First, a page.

Fluid therapy is an art in the treatment of critically ill patients. To facilitate treatment and improve patient outcomes, every effort has been made to enhance the technology used for measuring relevant physiological parameters. These parameters allow us to better understand the underlying mechanisms of certain disorders. For instance, in septic shock, hemodynamic monitoring will typically present a low systemic vascular resistance and high or normal-high cardiac output. Intuitively, an understanding of pathophysiological mechanisms will eventually translate into improvements in clinical outcomes. Pulmonary artery catheters (PACs) have been widely used for several decades only because they allow clinicians to get more information regarding hemodynamic status, but without clinical evidence of improved outcomes. In response to this lack of evidence, several randomized controlled trials have been conducted to test the usefulness of PACs in improving clinical outcomes
[31–33]. Unfortunately, all these trials consistently show that PACs do no better than controls regarding patient outcomes, but they increase medical costs significantly. These disappointing results have tempered the enthusiasm for PACs, and a survey showed that the use of PACs decreased by 65% during recent decades
However, the failure of PACs in improving clinical outcomes does not mean that the measurement of hemodynamic parameters is useless. On the contrary, it reflects the limited understanding of the complex hemodynamic characteristics in critically ill patients. With the declining use of PACs, there is an increasing number of alternatives for hemodynamic monitoring. The PiCCO system is one such alternative, which integrates a wide series of both static and dynamic hemodynamic parameters through a combination of TPTD and pulse contour analysis. The PiCCO system has several advantages over a PAC. First, PiCCO is less invasive than a PAC, so that the severe complications attributable to PACs, such as a pulmonary embolism, pulmonary artery rupture and arrhythmia, are less likely to occur
. Furthermore, the arterial canalization required for PiCCO is safe and no significant adverse events for the usually used femoral site have been demonstrated
[38, 39]. Second, the PiCCO system has the unique ability to measure global end diastolic volume (GEDV) and EVLW. Multiple studies have demonstrated the superiority of GEDV over filling pressures (for example the central venous pressure and pulmonary artery wedge pressure) in estimating cardiac preload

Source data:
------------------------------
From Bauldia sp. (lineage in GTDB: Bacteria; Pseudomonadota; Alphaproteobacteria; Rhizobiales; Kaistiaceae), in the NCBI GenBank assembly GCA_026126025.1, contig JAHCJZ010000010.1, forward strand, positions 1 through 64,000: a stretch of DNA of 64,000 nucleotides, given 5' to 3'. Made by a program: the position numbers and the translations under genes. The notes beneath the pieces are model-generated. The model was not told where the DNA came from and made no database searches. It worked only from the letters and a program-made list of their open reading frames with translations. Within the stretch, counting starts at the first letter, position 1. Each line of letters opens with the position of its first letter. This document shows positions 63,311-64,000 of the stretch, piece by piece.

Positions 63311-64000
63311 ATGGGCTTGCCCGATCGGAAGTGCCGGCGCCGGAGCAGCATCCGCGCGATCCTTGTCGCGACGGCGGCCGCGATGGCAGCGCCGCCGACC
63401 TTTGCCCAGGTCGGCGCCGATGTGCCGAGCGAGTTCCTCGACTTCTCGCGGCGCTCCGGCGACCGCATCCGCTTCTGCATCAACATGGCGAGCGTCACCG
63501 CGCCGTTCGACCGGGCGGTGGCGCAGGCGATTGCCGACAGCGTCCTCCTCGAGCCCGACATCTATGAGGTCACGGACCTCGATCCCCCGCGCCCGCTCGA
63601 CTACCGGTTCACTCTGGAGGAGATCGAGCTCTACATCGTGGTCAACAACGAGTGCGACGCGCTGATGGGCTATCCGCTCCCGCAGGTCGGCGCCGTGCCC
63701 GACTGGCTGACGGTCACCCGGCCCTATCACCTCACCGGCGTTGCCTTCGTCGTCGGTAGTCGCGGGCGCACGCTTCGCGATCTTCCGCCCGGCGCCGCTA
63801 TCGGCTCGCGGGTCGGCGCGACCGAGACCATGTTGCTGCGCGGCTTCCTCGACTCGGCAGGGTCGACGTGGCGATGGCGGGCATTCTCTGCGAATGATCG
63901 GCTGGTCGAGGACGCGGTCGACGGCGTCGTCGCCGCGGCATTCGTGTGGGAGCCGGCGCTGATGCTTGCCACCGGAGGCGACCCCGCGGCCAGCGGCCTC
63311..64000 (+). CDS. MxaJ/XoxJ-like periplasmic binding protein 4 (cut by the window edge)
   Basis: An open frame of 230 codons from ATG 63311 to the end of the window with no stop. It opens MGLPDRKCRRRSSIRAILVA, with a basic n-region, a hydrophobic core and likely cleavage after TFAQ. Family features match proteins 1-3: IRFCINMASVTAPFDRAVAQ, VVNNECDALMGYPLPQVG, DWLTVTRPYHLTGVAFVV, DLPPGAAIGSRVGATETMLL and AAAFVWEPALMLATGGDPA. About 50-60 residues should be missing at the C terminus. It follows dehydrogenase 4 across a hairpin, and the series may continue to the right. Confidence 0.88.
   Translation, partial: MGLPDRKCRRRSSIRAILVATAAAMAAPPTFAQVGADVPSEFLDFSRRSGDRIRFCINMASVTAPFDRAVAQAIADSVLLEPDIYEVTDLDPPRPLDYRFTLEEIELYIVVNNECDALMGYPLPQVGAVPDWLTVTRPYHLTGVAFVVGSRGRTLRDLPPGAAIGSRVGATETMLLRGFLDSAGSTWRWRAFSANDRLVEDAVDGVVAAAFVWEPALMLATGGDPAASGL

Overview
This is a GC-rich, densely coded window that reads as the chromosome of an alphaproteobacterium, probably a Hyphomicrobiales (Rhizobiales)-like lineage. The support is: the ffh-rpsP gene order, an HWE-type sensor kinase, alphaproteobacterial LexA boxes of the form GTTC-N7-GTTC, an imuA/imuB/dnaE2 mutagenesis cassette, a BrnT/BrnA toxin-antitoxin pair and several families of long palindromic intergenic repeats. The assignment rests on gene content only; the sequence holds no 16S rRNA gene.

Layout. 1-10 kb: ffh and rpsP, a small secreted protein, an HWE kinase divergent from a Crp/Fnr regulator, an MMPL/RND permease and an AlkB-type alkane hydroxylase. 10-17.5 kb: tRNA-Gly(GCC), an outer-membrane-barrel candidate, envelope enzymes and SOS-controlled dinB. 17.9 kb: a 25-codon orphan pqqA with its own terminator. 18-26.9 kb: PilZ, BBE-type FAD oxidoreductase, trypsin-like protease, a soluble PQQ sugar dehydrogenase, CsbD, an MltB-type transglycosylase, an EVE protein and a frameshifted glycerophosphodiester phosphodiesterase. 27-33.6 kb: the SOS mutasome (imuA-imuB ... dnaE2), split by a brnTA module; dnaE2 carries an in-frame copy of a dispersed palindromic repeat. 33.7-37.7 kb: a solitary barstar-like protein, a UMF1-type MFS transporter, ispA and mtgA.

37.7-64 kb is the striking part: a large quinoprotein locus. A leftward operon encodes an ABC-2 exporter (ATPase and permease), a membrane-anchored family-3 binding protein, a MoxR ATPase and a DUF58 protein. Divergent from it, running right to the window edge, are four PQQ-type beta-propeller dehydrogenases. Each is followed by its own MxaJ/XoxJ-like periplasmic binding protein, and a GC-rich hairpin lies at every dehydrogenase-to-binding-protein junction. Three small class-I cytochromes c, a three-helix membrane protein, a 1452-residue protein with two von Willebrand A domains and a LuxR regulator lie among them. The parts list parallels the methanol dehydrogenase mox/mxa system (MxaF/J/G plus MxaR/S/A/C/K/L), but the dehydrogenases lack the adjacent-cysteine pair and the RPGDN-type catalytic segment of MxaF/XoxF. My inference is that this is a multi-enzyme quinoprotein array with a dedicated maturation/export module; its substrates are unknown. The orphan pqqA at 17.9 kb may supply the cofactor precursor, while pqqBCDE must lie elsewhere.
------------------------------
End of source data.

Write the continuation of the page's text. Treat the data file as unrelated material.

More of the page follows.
[40–42]. EVLWI is a quantitative assessment of pulmonary edema, which has been shown to be associated with clinical outcomes, and EVLW-directed fluid therapy may be potentially useful in improving patient clinical outcomes, such as the duration of mechanical ventilation, length of stay in ICU and mortality
[43–45]. Third, PiCCO allows continuous measurement of cardiac output, which is potentially useful given the rapidly changing hemodynamic conditions in critically ill patients. Fourth, the PiCCO system is an ‘all inclusive’ hemodynamic monitor, which integrates an array of parameters. Adjusting fluid parameters by considering all aspects of cardiac performance may confer better clinical outcomes than using a single hemodynamic parameter
. However, compared with a PAC, the PiCCO device cannot monitor pulmonary artery (PA) pressure, pulmonary artery occlusion pressure (PAOP) and mixed venous oxygen saturation. Filling pressures, as previously mentioned, are not an accurate parameter of cardiac preload. Thus, PAOP measurements are not mandatory and can be replaced by GEDV to estimate cardiac preload. Furthermore, although not numerically exchangeable, mixed venous oxygen saturation can be approximated by central venous oxygenation saturation
[46–48]. Therefore, based on current knowledge, the PiCCO system appears to be superior to the PAC in hemodynamic monitoring of critically ill patients.
The current study aims to investigate the usefulness of the PiCCO system in improving outcomes for patient with ARDS and septic shock. We believe that this randomized controlled trial will provide new evidence for fluid management in critical care settings.